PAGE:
These findings highlight the importance of carefully considering task demands when interpreting results of parietal stimulation studies. While parietal alpha modulates volitional control of spatial attention tasks, it does not robustly influence exogenous attention. The sudden appearance of a new stimulus, even one near threshold, may draw exogenous attention (Desimone and Duncan, 1995), which may override any effects of parietal processing and render alpha parietal stimulation impotent (Brignani et al., 2013).
In addition, whereas Schumann and colleagues used HD-tACS, the studies that failed to see consistent, spatially specific effects of parietal alpha stimulation used traditional tACS. Traditional tACS is usually delivered with large pads (5 × 5 cm2) and stimulates a broad area between the stimulation electrodes (Datta et al., 2009). The resulting spread of electric current is greater, and could even spread to both hemispheres, confounding stimulation effects.
As noted in the Introduction, a few studies stimulated auditory cortex and demonstrated behavioral effects (Riecke et al., 2018; Riecke et al., 2015; Zoefel et al., 2018). However, we know of no other studies that show a causal influence of parietal alpha oscillations on auditory spatial attention.
The most closely related study used traditional tACS to target a large region of left hemisphere that included portions of temporal and inferior parietal cortices (Riecke et al., 2015). This study shows a double dissociation between stimulation at alpha vs. gamma frequencies; specifically, alpha stimulation degrades attention to contralateral stimuli, while gamma stimulation improves contralateral attention.
In contrast to their study, our HD-tACS stimulation targeted intraparietal sulcus and produces essentially no current in auditory sensory regions (see Figure 8C). The two studies are consistent in showing that alpha stimulation impairs attention to contralateral auditory space. However, ours demonstrates that alpha in IPS, which is a part of the well-studied visuo-spatial attention network, plays a causal role in spatial auditory attention, whereas the effects reported by Wöstmann and colleagues could be due to stimulation of auditory sensory regions. By including a nonspatial attention task as a control, our study further shows that the influence of IPS alpha depends specifically on top-down engagement of the visuo-spatial attention network; there is no influence of IPS alpha stimulation when listeners attend to the same auditory source within the same physical sound mixture using nonspatial auditory features.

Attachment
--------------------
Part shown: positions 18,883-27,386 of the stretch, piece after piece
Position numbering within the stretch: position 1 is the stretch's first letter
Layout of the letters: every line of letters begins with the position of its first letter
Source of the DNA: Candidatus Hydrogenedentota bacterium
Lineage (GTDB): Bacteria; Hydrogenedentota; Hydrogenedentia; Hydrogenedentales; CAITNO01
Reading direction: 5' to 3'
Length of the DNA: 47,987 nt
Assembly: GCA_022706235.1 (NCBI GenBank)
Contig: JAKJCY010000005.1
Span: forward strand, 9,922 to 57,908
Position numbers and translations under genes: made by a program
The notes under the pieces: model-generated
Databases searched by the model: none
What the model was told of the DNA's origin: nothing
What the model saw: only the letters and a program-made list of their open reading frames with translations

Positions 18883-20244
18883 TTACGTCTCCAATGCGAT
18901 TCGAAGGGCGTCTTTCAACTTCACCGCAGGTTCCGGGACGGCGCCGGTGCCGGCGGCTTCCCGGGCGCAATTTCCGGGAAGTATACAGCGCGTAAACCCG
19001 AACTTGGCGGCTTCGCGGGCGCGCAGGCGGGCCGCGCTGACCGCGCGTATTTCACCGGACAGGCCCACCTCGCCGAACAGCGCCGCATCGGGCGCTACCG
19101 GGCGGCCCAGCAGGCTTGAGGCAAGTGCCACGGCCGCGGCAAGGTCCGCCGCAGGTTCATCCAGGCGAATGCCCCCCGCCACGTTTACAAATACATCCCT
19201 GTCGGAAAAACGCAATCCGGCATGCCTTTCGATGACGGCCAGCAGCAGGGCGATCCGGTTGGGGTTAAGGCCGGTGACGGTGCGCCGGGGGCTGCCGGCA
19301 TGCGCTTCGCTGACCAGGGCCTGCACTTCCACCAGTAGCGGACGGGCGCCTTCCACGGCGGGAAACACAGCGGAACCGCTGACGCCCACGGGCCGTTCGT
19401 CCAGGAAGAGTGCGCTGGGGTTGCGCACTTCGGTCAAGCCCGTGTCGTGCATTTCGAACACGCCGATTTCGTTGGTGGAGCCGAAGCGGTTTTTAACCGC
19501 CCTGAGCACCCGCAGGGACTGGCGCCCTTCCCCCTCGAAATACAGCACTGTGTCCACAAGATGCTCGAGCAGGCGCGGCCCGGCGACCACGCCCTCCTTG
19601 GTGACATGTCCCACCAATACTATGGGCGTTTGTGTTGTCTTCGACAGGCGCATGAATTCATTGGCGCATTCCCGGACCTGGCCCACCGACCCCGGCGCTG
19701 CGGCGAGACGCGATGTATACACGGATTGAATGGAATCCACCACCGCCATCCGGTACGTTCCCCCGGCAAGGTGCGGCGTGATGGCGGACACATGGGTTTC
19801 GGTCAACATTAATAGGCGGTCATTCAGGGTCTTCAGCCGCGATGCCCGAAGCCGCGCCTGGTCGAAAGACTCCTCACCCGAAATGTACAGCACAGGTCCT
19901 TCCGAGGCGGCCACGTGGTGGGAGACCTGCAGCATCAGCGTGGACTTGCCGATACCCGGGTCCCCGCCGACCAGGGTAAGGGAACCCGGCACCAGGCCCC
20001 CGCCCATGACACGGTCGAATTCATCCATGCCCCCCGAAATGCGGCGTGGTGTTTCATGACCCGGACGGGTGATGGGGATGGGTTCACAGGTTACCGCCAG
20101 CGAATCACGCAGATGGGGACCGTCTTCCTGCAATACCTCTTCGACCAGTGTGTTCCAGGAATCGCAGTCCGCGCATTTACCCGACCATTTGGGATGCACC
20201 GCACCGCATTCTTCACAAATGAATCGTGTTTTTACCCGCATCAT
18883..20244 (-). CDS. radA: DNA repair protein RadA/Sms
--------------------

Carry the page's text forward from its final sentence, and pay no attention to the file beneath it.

We believe that auditory spatial attention recruits the same fronto-parietal network involved in visual spatial attention (Michalka et al., 2016; see the discussion in Bonacci et al., 2019). We therefore expect manipulation of parietal alpha to lead to similar effects for auditory spatial attention and visual spatial attention. Consistent with Schuhmann (2019), we used alpha HD-tACS to focally stimulate parietal cortex. As in Schuhmann (2019), we found that manipulation of parietal alpha affects control of endogenous spatial attention (processing of continuous contralateral targets during a spatial attention task)—but does not influence performance dominated by exogenous attention effects (processing of switching targets, where endogenous disruptions limit performance).